Image Watermarking

New in Backlight 3.1

Backlight's Publisher can add watermarks to your images during publishing!

Watermarking requires a prepared PNG file of your watermark, and some setup within your album template. Watermarks are applied to selected renditions only; for example, you might like to watermark your large photos, but not your thumbnails.

If using our Publish Services plugin to manage your albums from Lightroom Classic, use Lightroom's built-in watermarking features instead. This page applies only when uploading images via Backlight's own Publisher.


Step 1: Create your watermark

Use your preferred editing software to create your watermark file. For best results, however, you will want to follow some best practices.

Watermarks should be saved in PNG format; transparency is supported.

Watermarks scale in size based on the long-side of your images, so keep your large rendition size in mind when creating your watermark. While not overly difficult, appropriately sizing your watermark is probably the hardest part of this.

In short, you'll want to know about your photo renditions:

  • the long-edge size of your images
  • the narrowest width images are likely to appear on your website

For simple math, let's assume a long-edge of 1000 pixels as the basis for all image sizes. And in my case, published images adhere to the following aspect ratios:

  • Landscape orientation - 6:4, 16:10, 16:9, 2:1
  • Portrait orientation - 4:6, 11:14
  • Square - 1:1

My landscape-oriented and square images will always be 1000 pixels wide; we needn't be concerned with the height.

The narrowest images on my site will be those in portrait-orientation, at the 4:6 aspect ration. Based on my long-edge of 1000 pixels, these images will be 667 pixels wide.

Knowing this, my watermark file should be a PNG file with a maximum width of 667 pixels.

Now, consider the content of the watermark. In my case, the watermark will read as "Campagna Photography" on a single line, with no additional graphics, making it relatively wide and not very tall.

At 667 pixels wide, and setting my watermark width as "66%" (of 1000px) within my album template, the watermark would occupy the full width of my portrait-oriented images; that's overdoing it.

Considering the form factor of my text, I think 500 pixels is a fair width for my watermark -- less than my maximum of 667, and 50% of my long edge, and so I will create my PNG file 500 pixels wide.

Step 2: Upload your watermark file

Create your watermark as a PNG file in the software of your choosing, then upload that file to Backlight. In your admin, visit Designer => Templates => Uploaded Images to upload your PNG.

You will be asked to give your watermark a name. I find it helpful to include the size of the image in the name, making it easier to identify if I later upload variant watermarks. For example, I might name the watermark "Watermark: Campagna Photography, 500px".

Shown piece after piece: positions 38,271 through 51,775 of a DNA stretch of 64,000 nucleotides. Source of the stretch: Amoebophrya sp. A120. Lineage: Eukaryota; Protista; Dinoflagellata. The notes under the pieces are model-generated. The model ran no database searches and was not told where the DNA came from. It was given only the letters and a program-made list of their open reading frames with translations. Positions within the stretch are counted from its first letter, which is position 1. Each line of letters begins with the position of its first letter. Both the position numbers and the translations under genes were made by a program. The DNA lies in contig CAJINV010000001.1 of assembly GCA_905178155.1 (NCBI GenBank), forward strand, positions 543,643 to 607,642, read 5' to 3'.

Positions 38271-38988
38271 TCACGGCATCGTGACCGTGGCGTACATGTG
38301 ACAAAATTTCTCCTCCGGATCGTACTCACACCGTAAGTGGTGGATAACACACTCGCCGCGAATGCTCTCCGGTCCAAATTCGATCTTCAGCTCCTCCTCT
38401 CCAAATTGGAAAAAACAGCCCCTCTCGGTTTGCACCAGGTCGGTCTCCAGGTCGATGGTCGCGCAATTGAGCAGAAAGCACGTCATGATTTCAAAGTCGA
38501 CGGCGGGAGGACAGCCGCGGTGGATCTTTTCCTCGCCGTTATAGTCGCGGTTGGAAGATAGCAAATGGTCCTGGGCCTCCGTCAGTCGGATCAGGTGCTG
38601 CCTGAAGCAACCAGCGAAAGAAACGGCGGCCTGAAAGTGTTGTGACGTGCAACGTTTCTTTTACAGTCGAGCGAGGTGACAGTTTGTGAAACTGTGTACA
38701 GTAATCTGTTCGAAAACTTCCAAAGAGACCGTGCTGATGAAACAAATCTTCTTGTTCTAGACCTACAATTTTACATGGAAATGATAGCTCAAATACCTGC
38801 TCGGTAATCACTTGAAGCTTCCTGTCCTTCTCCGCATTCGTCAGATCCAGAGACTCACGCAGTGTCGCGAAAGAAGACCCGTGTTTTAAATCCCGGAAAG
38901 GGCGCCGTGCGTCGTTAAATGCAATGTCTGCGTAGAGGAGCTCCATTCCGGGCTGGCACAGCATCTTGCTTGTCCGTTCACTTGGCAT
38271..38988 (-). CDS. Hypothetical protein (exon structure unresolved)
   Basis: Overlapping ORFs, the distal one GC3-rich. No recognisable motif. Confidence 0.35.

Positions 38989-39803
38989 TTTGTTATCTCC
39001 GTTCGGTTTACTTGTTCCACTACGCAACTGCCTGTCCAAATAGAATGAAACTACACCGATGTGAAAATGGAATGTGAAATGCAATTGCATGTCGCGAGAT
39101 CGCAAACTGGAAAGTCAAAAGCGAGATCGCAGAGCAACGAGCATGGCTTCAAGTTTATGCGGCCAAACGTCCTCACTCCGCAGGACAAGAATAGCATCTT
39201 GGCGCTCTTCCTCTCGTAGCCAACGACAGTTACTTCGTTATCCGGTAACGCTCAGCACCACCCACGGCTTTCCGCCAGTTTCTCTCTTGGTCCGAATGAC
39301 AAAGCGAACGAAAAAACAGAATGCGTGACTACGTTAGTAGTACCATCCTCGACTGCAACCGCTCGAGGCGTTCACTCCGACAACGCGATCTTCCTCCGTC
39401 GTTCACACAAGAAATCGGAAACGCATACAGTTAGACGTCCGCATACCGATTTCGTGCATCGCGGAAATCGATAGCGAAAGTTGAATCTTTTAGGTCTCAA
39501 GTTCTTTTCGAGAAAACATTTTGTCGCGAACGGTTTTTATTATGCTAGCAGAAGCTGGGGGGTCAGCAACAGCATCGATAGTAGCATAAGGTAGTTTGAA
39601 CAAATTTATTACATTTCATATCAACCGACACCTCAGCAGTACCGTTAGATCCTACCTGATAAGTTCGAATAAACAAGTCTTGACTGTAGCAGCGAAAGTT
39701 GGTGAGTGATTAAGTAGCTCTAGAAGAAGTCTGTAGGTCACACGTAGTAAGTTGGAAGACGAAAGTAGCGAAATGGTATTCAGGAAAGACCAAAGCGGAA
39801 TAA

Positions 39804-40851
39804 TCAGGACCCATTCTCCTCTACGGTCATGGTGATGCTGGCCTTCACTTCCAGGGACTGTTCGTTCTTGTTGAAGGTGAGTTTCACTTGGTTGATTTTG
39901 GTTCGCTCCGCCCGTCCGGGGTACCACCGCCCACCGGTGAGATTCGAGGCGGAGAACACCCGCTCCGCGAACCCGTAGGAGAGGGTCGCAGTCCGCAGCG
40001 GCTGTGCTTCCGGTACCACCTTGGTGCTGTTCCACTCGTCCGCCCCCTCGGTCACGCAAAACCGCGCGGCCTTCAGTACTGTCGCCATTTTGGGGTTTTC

Step 3: Configure the watermark in your template

In Designer => Templates, select the album template for which you would like to configure watermarks.

Open the Image Renditions control group, and locate the "Watermarks" heading. Set "Configure Watermark" option to ON to reveal the configuration settings.

Select the "Image" by the name you assigned when uploading your watermark.

The subsequent settings are purely subjective, but in keeping with the example PNG image above, I would choose to set them as follows.

The "Width" is a percentage of the image's long-edge. Above, I created a 500px PNG watermark based on an assumption of a 1000px long-edge, and so I would set the Width as 50%.

"Placement" is the position where the watermark will appear. My personal preference is "bottom-right", putting it in the lower, right-hand corner of the image. I then set both horizontal and vertical margin to 1%, just go get the watermark slightly off the edge of the frame.

Step 4: Enable the watermark for your renditions

Scroll further down the Image Renditions group. You'll find sections for "Thumbnails" and "Photos", each having an option to apply the watermark to that rendition specifically.

I like to enable watermarks for photos, but NOT for thumbnails. This leaves the thumbnail grid looking clean in the album, and the thumbnail images aren't large enough to concern myself with protecting them.

In the Photo Presentation control group, you can also scroll down to the "Downloads" section. If you select "Create custom download rendition ...", you will be able to configure a separate downloadable image rendition, and you may choose whether or not to display watermarks on these images as well.